Horror Express (1972)

Horror Express (1972)

Can it be stopped?

Professor Saxton has just found what he claims to be the missing link in human evolution and brings his find aboard the Trans-Siberian Express in order to ship it back to the west. Dr. Wells, a rival scientist, is sceptical and pays a baggage boy to drill a hole in the crate to see what it is. But no one knows that the creature is actually still alive and, by looking into the eyes of its victims, it can boil the brain and absorb their intelligence. What will everyone do with this beast running loose on the train?


Horror Express was made a time when Hammer still had a strangle-hold upon the horror market, with their period horrors featuring Frankenstein and Dracula still proving dependable, if somewhat repetitive, outings. This Spanish-British co-production was the third film that director Eugenio Martin had been contracted to make. So using expensive sets from Pancho Villa (notably the train and large sections of track), Horror Express was penned – sort of a scarier version of Agatha Christie’s famous Murder on the Orient Express, only this time with some sort of Yeti-like creature doing the killing. And when you add the two greatest horror stars of their generation, Peter Cushing and Christopher Lee, to proceedings, the end result is one of the best films of their pairing: Horror Express, a classic low budget horror which is every bit as weird and wonderful as its premise sounds.

A mixture of all manner of classic horror staples, Horror Express throws in stuff from zombies to brain-sucking monsters and religious hokum. There are plot holes a mile wild which are shoved aside, random occurrences which are just simply glossed over and a general sense that the film is heading in one direction whether everything makes sense or not. The isolation scenario is well-used and is a bit reminiscent of The Thing From Another World at times. The cramped hallways of the carriages are used frequently to create a bit of claustrophobia and the feeling that there is no way out even though it’s only a train. Dimly lit baggage cars and dingy lounges add to the notion that something loose on this train would be impossible to locate. For such a confined setting, the film does an admirable job of making it seem like the worst place in the world to be.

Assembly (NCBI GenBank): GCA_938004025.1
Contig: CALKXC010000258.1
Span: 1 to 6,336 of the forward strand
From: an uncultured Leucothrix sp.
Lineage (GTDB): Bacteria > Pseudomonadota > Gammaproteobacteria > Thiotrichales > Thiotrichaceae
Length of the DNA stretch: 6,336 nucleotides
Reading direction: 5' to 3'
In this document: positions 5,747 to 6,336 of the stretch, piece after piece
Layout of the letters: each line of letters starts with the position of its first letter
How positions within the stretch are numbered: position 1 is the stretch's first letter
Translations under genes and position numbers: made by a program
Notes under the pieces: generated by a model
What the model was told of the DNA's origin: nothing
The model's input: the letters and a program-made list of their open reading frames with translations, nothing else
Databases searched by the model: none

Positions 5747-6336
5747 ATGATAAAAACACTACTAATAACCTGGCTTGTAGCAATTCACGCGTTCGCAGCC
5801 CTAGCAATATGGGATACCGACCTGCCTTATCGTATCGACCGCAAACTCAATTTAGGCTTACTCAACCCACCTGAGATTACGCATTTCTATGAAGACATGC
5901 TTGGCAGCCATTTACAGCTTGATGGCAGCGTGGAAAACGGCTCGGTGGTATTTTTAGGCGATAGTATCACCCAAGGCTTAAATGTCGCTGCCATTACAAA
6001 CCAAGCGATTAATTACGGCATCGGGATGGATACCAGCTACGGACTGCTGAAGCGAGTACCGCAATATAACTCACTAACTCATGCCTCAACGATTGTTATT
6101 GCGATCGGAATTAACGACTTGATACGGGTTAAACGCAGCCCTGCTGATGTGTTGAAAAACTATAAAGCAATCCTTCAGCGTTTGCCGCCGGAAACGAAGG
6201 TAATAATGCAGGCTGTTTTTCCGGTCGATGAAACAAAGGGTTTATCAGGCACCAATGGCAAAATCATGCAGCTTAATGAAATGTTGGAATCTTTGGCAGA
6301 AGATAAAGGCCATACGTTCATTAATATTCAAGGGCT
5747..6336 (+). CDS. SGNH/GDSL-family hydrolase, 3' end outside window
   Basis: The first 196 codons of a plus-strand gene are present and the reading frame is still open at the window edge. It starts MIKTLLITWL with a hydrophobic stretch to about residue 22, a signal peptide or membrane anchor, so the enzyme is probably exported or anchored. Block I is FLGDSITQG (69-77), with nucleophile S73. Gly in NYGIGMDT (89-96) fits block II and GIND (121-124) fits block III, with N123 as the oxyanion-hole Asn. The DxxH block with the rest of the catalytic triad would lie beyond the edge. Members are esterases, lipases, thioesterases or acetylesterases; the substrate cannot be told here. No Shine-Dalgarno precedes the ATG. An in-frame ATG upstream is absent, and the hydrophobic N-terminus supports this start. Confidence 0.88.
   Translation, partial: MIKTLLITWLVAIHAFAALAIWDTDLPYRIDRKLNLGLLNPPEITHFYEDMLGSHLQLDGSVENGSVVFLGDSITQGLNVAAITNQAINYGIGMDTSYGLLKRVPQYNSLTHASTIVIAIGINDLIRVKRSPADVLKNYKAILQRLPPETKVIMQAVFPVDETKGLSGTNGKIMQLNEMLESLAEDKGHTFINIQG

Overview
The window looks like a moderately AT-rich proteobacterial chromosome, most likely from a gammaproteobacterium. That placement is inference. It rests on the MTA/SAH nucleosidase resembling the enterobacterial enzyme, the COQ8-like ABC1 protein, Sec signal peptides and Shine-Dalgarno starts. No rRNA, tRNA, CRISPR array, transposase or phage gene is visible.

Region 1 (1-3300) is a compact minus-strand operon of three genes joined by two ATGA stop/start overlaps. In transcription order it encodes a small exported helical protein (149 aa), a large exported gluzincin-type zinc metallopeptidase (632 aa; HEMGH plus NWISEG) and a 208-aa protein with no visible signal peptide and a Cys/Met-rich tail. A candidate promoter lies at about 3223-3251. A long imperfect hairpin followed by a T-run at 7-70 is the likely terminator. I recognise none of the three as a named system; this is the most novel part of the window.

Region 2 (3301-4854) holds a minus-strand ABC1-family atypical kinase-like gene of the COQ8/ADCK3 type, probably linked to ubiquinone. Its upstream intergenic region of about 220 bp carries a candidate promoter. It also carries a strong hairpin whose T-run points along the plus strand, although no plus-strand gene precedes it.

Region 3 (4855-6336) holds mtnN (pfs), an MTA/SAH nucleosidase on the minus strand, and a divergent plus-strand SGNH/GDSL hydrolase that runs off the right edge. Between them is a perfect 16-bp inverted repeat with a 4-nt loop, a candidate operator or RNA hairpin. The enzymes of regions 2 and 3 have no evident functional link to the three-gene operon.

The monster itself isn’t around for long before it swaps bodies, which is probably a blessing because it doesn’t look too convincing in its normal Yeti-like form. However the damage it can do is pretty horrific and memorable with the images of its victims’ white, bleeding eyes being one that you certainly won’t forget after viewing. Nor will you forget about cutting someone’s skull open to see their brain as so ably demonstrated by Cushing in this film (a nod to Frankenstein perhaps). The gore factor is pretty high at times, though never over-indulgent, which adds to the 70s cheese of the film. The film is never about cheap thrills and though there are odd traces of camp lingering, the film never once strays into ridiculousness.

As so often in these horror efforts, it’s the stars of the film that make proceedings more viewable than they deserve to be and when you get the two best that the genre has to offer, even the most trite and absurd scripts could sound like Oscar-winning material – and above all, believable. Peter Cushing and Christopher Lee are marvellous here. The two men share such a chemistry when they’re on screen and it is clear to see that they were very good friends off screen too. Cushing’s wife died shortly before film started and it was Lee’s personal intervention which made Cushing agree to film (Cushing himself had stated that he was just killing time after her death until they would meet again – a tragic statement if ever I heard one). But despite looking a little frail, Cushing being the pro that he was manages to turn in another excellent performance. Lee is his usual bullish self as the more pompous of the two scientists. Through the course of the film, they manage to make the premise sound life-threatening, talking up the danger to everyone and treating the situation with the utmost respect and horror.

Telly Savalas pops up later on in the film and adds some boisterous, energetic demeanour to the film as a rogue Cossask commander who boards the train and arrests everyone. Also of worthy mention is Silvia Tortosa who plays Irina Petrovski – she’s a hottie and adds some glamour to proceedings.


Horror Express is a classic dosage of Euro-horror from the 70s: a solid mix of the Gothic Hammer approach with its more liberal Spanish trappings. You can’t go wrong with the two best actors that the genre has ever produced going up against a brain-sucking Yeti on a Trans-Siberian train!





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